Activities (7-10 year olds, continued) A Little Souvenir If you had the chance to dress up as anything at all in the world (or out of this world), what would it be? Draw a picture of yourself wearing this extraordinary costume. Make sure you show all the colours and textures of the outfit. Perhaps you could use different bits of material to make a collage of this costume. Now think, if you found yourself dressed in this special outfit and stepped through the magic door of the Shopkeeper’s changing room, where do you think you would find yourself? What world would you be in? Who would you want to meet? What kind of adventure would you have? In the stories, Mr Benn always comes away with a memento or a souvenir of where he’s been to remind him of his adventure. What object would be perfect to remind you of your adventure? Make a model of this souvenir out of plasticene.

Claymation Fascination Using the model of the souvenir from your adventure, can you bring it to life, or make it move across the room, or make it grow? See if you can create a short animation of your object using an animation program you can find at www.clayanimator.com.

Wish you were here Imagine that you are Mr Benn and have been transported through the changing room door to a far-off land. What land would you most like to travel to? Pretend that you are exploring there and write a postcard to someone back home (who would Mr Benn write to? A work colleague? His postman? His mum?) describing what you are seeing and doing and feeling. Do you mention the strange way that you got there?!

And Now For Our Next Guest...

Set the room up with a few chairs in front of an audience. Someone can volunteer to be the chat show host or questions can simply come from members of the audience. Taking it in turns to be either Mr Benn or the Shopkeeper (or even Princess Picky or the Sea Monster...) imagine that you have just returned from one of your adventures and tell the audience a little bit about it. The audience (or the chat show host) can ask questions – how did you feel when that happened? Would you like to go back again? Where do you live? – any question is allowed.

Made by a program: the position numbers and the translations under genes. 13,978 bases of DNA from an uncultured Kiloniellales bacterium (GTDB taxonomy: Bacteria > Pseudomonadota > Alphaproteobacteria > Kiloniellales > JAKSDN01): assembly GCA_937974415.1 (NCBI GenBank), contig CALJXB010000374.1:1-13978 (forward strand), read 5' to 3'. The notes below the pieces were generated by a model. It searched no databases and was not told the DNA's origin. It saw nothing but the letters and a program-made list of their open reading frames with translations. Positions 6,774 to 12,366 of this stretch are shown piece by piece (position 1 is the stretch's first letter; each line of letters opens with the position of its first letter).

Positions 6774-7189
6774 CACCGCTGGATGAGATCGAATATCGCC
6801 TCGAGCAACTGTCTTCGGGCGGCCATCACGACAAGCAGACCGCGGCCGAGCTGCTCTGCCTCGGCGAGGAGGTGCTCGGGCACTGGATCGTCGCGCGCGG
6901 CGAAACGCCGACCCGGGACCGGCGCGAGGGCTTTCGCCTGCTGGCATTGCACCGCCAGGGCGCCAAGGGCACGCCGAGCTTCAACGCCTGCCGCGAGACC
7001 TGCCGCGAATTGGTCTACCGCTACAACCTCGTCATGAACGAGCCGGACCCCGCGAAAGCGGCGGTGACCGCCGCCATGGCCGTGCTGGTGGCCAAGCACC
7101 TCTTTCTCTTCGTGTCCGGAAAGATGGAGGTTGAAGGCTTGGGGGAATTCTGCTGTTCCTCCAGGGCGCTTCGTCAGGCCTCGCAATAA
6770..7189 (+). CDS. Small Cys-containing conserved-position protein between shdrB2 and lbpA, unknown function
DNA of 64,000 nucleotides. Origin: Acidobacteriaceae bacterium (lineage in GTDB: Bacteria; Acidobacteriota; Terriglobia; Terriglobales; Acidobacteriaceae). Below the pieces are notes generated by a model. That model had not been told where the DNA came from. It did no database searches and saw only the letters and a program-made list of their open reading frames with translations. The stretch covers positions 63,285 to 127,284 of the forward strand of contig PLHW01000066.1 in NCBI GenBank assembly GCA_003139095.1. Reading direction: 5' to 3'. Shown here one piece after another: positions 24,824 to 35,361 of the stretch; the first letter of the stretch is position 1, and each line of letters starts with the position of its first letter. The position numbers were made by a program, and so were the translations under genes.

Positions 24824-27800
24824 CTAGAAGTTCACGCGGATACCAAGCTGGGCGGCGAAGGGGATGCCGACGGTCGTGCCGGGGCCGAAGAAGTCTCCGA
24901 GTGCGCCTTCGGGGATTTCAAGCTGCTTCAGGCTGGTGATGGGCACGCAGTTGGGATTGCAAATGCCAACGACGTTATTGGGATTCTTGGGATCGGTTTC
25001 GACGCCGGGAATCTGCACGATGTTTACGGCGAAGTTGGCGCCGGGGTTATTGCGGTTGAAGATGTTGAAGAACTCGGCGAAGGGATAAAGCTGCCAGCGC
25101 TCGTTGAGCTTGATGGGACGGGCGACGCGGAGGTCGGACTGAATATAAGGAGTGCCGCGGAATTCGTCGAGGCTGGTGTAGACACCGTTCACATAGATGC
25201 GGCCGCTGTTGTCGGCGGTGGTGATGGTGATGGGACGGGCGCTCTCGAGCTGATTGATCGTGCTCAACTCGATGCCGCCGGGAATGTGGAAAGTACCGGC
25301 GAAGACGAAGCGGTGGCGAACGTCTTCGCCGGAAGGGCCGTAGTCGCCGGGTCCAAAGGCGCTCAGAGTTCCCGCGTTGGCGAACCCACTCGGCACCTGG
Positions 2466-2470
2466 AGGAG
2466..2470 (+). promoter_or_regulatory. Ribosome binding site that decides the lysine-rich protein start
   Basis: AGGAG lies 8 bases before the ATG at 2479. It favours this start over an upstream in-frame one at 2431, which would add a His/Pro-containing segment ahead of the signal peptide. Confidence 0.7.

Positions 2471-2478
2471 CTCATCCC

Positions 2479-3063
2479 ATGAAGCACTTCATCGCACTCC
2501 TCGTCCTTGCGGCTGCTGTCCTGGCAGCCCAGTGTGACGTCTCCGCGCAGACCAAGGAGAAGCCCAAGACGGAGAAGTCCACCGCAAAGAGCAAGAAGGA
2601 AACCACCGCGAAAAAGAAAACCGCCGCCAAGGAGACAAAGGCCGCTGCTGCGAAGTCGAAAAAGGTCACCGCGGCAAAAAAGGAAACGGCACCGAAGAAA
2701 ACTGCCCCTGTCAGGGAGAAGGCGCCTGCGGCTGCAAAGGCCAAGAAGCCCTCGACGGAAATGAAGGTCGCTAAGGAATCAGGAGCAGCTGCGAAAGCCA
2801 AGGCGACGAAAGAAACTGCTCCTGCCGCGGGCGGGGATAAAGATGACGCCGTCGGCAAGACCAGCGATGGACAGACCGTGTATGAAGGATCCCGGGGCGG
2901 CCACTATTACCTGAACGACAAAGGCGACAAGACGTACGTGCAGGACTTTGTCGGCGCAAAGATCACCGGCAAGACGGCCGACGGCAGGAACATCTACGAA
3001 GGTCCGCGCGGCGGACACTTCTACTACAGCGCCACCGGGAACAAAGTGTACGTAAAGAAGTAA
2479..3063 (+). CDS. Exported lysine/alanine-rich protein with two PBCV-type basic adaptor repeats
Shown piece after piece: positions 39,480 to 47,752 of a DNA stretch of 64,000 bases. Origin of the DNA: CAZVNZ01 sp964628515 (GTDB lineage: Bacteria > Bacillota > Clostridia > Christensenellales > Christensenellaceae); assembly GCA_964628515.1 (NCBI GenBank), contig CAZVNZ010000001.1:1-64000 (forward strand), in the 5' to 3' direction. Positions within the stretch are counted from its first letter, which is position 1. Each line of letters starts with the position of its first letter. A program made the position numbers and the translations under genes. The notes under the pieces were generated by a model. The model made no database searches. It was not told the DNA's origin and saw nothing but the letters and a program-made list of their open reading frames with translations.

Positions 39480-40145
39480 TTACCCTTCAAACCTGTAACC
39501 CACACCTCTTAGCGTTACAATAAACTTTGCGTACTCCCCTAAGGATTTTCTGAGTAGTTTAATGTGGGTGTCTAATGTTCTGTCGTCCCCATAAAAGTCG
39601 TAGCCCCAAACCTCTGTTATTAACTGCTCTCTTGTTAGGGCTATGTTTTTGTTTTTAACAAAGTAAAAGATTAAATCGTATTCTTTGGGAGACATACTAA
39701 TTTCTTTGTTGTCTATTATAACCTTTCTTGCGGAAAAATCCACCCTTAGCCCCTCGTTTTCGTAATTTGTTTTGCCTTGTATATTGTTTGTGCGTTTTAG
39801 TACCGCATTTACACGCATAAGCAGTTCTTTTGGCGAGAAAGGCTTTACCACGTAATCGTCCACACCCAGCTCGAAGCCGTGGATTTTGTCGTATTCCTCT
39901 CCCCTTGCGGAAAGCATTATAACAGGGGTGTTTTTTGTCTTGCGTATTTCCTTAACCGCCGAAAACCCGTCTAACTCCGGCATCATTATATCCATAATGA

Whoever is being interviewed must answer immediately and without too much thought – the more detailed the answer the better – and remember, there are no wrong answers, whatever you say is the truth! This is an exercise that is called ‘hotseating’ and is used frequently by actors to find out more about their characters, by seeing what comes out of their mouth without thinking about it first!

When All’s Said and Done Do you think the show has a message at all? If so, what might it be?

What a Hero Mr Benn chooses to go to the party at the end of the show as the hero SuperBenn, realising he’s not just the ordinary man that he once thought. At the end of each of his adventures in the play he’s also referred to by the other characters as a hero because he has helped them out in some way. Who is one of your heroes and why? Mr Benn proved that by being thoughtful and helping other people in small ways is heroic. Can you think of any ways that you have been ‘heroic’ recently?!

Resources en.wikipedia.org/wiki/David_McKee For more information about David McKee you could take a look at this page.

www.bbc.co.uk/cbbc/games/by/type/dressupgames Check thi spage out for dressing up games and other creative games.

www.fluxtime.com www.clayanimator.com More information and fun with animation.

www.activityvillage.co.uk/magic_tricks.htm To get a taste for magic!

www.tallstories.org.uk Anything you need to know about Tall Stories and all of our past and future shows can be found here.